How strain gauges work
by Chris Woodford. Last updated: December 15, 2016.
IIs your house in danger of falling down? Was that an earthquake? Will that airplane actually fly? These are just a few of the questions you can study with a handy little device called a strain gauge (sometimes spelled "gage"). It's a neat way of measuring how much a material changes shape when a force acts on it. Strain gauges range from the immensely simple to the fiendishly complex, but all of them are superbly useful to scientists and engineers. Let's take a closer look at how they work!
Photo: This laboratory apparatus is designed to test a material's strength by slowly pulling it apart. Strain gauges attached to the material (in this case, a piece of aluminum in the center) let scientists study the stresses and strains as it deforms. Photo by courtesy of NASA Langley Research Center (NASA-LaRC).
What is strain anyway?
Are you stressed? Can you feel the strain? When we talk about "stress" and "strain" in everyday life, we use the two words interchangeably. But in science and engineering, these two words have very precise and very different meanings:
- Stress is a measurement of how much internal pressure a material is under when a force acts on it. The bigger the force or the smaller the area over which it acts, the more likely it is that the material is to going to deform (change shape). Just like pressure, we measure stress by dividing the force that's acting by the area it's acting over, so stress = force / area.
- Strain is what happens as a result of stress. If a material is stressed by a force, it often changes shape and gets a little bit longer (if you've pulled it apart) or shorter (if you've pushed it together). The strain is defined as the change in length the force produces divided by the material's original length. So if you pull a 10cm-long piece of elastic and it stretches by 1cm, the strain is 0.1.
Artwork: The concepts of stress and strain compared. Top: Stress: If you apply a pulling force to a bar of a certain cross-sectional area, you create a certain stress. If you apply the same force to a bar half the area, you produce twice as much stress. Bottom: Strain: If you apply no force to a bar, you don't stretch it at all. Apply a certain force and you'll extend its length by a certain amount, producing a certain strain. If you apply more force so you double the extension, you'll have produced twice as much strain (assuming the material behaves in a nice, simpler, linear way).
Materials under stress
Different materials behave in very different ways under similar amounts of stress. If you subject a rubber band to stress, by pulling, it stretches accordingly; release the stress and the band returns to its previous shape. When materials go back to their original shape and size after stressing forces are removed, we say they've undergone elastic deformation; many materials behave like this, including rubber, some plastics, and many metals (which, you might be surprised to hear, are perfectly elastic when very small forces are involved). Eventually, elastic materials reach a point where they can't cope with extra stress and stretch permanently. This kind of change is called plastic deformation. (Note that the proper meaning of plastic is something that changes shape relatively easily. That's why plastics are called plastics: they are easily molded into different shapes when they are manufactured.)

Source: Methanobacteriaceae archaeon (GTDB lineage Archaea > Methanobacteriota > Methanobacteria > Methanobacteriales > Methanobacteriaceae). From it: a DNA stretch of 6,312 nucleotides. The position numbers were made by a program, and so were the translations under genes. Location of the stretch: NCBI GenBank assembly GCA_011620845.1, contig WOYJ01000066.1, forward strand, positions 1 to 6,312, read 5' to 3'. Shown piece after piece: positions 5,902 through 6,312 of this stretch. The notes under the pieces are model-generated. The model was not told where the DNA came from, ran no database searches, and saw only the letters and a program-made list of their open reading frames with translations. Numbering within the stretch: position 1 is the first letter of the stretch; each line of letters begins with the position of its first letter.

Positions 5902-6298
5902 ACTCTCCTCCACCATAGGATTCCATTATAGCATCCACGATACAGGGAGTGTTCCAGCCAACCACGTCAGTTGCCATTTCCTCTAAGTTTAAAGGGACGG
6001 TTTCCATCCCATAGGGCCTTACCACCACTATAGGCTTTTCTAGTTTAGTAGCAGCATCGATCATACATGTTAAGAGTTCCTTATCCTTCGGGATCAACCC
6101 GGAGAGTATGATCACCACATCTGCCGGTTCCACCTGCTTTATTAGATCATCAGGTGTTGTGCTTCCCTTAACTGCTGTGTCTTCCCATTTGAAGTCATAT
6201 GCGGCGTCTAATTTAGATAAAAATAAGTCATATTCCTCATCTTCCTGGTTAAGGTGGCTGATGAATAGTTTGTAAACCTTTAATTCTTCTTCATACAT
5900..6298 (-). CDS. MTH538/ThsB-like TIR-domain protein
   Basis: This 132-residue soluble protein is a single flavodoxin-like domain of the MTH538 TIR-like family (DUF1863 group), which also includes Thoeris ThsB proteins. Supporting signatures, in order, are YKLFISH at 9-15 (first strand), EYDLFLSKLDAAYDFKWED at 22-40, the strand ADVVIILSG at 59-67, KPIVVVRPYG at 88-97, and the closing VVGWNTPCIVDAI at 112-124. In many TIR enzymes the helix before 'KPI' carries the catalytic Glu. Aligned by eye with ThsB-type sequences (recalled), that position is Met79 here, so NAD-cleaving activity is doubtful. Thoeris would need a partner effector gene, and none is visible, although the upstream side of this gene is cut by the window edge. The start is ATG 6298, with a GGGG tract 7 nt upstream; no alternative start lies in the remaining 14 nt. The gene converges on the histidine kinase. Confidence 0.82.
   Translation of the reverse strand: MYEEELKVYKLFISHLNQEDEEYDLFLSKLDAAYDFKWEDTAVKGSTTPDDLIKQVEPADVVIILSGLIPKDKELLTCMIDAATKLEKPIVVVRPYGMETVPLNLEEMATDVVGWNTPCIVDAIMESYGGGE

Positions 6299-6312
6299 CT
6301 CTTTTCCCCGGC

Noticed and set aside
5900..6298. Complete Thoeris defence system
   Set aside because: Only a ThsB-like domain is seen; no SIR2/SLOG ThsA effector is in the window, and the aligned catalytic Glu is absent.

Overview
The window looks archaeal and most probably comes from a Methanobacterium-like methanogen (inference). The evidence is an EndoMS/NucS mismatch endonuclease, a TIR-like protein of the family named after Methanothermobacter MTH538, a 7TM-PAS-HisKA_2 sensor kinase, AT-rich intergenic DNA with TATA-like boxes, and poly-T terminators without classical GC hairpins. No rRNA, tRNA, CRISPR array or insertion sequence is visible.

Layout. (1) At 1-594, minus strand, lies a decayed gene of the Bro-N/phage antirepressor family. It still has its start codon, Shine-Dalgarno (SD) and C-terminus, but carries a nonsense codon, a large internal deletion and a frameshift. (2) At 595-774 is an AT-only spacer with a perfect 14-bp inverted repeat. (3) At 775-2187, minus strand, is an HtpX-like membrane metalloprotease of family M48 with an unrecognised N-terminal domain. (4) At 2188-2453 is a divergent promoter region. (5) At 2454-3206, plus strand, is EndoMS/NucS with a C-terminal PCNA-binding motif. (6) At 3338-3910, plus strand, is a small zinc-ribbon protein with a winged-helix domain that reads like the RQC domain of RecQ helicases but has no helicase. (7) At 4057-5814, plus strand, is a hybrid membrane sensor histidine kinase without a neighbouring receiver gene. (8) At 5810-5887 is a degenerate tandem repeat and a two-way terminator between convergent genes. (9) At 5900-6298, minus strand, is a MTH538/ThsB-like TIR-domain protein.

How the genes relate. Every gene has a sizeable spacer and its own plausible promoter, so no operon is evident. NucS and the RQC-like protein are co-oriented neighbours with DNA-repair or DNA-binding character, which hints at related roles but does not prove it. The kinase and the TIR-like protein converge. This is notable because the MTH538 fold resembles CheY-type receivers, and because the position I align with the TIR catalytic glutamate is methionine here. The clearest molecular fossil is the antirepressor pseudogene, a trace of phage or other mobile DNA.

Photo: NASA is using strain gauges here to measure what's happening on the inside of an airplane wing. Photo by courtesy of NASA Dryden Flight Research Center (NASA-DFRC).
If you're an engineer, stresses and strains are incredibly important. If you're designing anything from a car engine or a bridge to a wind turbine or an airplane wing, you know it's going to be subject to some pretty hefty forces. Can the materials you want to use stand up to those forces? Will they deform elastically by tiny amounts and return safely to their original shape and size? Will they break apart after repeated stresses and strains through a process such as metal fatigue (where repeated deformation causes a metal to weaken and suddenly snap). Do you need to use something stronger to be on the safe side? And how exactly can you tell? You can do your calculations in the lab and try to figure it out in advance. You can even build sophisticated computer models to help you. But the sure-fire way of getting an answer to how materials are coping under pressure is to use strain gauges to measure the way they behave when real-life forces act on them.
Types of strain gauges
There are five main types of strain gauges: mechanical, hydraulic, electrical resistance, optical, and piezoelectric. Let's compare how they work.
Photo: A simple mechanical crack monitor. You watch the red crosshairs move on the scale as the crack widens. Detectors like this are made by such companies as Avongard.
Suppose you have a crack forming in a wall of your home because of subsidence and you want to know if it's getting any worse. Call in the building inspectors and they'll probably glue a piece of tough, plexiglass plastic, ruled with lines and a scale, directly over the crack. Sometimes known as a crack monitor, you'll find it's actually made up of two separate plastic layers. The bottom layer has a ruled scale on it and the top layer has a red arrow or pointer. You glue one layer to one side of the crack and one layer to the other so, as the crack opens, the layers slide very slowly past one another and you can see the pointer moving over the scale. Depending on how quickly the crack is moving, you know how long you have to take action and resolve your problem!